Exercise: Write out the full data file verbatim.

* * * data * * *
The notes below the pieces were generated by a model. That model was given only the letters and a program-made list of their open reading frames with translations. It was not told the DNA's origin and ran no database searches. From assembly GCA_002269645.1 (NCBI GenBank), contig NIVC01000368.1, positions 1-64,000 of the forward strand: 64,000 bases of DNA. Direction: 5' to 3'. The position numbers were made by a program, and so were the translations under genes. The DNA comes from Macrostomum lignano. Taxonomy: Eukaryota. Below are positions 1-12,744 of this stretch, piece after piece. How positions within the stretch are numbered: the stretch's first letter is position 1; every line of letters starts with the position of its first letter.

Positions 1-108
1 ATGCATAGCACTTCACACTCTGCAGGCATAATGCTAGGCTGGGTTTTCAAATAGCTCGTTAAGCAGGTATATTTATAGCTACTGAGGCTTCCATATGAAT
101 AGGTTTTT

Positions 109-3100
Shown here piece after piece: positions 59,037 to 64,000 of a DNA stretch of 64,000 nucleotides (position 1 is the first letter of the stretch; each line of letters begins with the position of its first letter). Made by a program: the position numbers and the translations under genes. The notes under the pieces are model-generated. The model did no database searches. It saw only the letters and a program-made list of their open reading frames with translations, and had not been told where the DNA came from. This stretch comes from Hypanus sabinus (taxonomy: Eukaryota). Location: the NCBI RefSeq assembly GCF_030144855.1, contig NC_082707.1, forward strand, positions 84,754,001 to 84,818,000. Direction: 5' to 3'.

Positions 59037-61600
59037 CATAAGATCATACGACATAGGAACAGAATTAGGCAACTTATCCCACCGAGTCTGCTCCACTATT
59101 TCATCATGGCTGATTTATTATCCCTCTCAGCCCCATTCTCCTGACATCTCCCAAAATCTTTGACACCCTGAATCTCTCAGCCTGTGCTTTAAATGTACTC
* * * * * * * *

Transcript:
The notes below the pieces were generated by a model. That model was given only the letters and a program-made list of their open reading frames with translations. It was not told the DNA's origin and ran no database searches. From assembly GCA_002269645.1 (NCBI GenBank), contig NIVC01000368.1, positions 1-64,000 of the forward strand: 64,000 bases of DNA. Direction: 5' to 3'. The position numbers were made by a program, and so were the translations under genes. The DNA comes from Macrostomum lignano. Taxonomy: Eukaryota. Below are positions 1-12,744 of this stretch, piece after piece. How positions within the stretch are numbered: the stretch's first letter is position 1; every line of letters starts with the position of its first letter.

Positions 1-108
1 ATGCATAGCACTTCACACTCTGCAGGCATAATGCTAGGCTGGGTTTTCAAATAGCTCGTTAAGCAGGTATATTTATAGCTACTGAGGCTTCCATATGAAT
101 AGGTTTTT

Positions 109-3100
Shown here piece after piece: positions 59,037 to 64,000 of a DNA stretch of 64,000 nucleotides (position 1 is the first letter of the stretch; each line of letters begins with the position of its first letter). Made by a program: the position numbers and the translations under genes. The notes under the pieces are model-generated. The model did no database searches. It saw only the letters and a program-made list of their open reading frames with translations, and had not been told where the DNA came from. This stretch comes from Hypanus sabinus (taxonomy: Eukaryota). Location: the NCBI RefSeq assembly GCF_030144855.1, contig NC_082707.1, forward strand, positions 84,754,001 to 84,818,000. Direction: 5' to 3'.

Positions 59037-61600
59037 CATAAGATCATACGACATAGGAACAGAATTAGGCAACTTATCCCACCGAGTCTGCTCCACTATT
59101 TCATCATGGCTGATTTATTATCCCTCTCAGCCCCATTCTCCTGACATCTCCCAAAATCTTTGACACCCTGAATCTCTCAGCCTGTGCTTTAAATGTACTC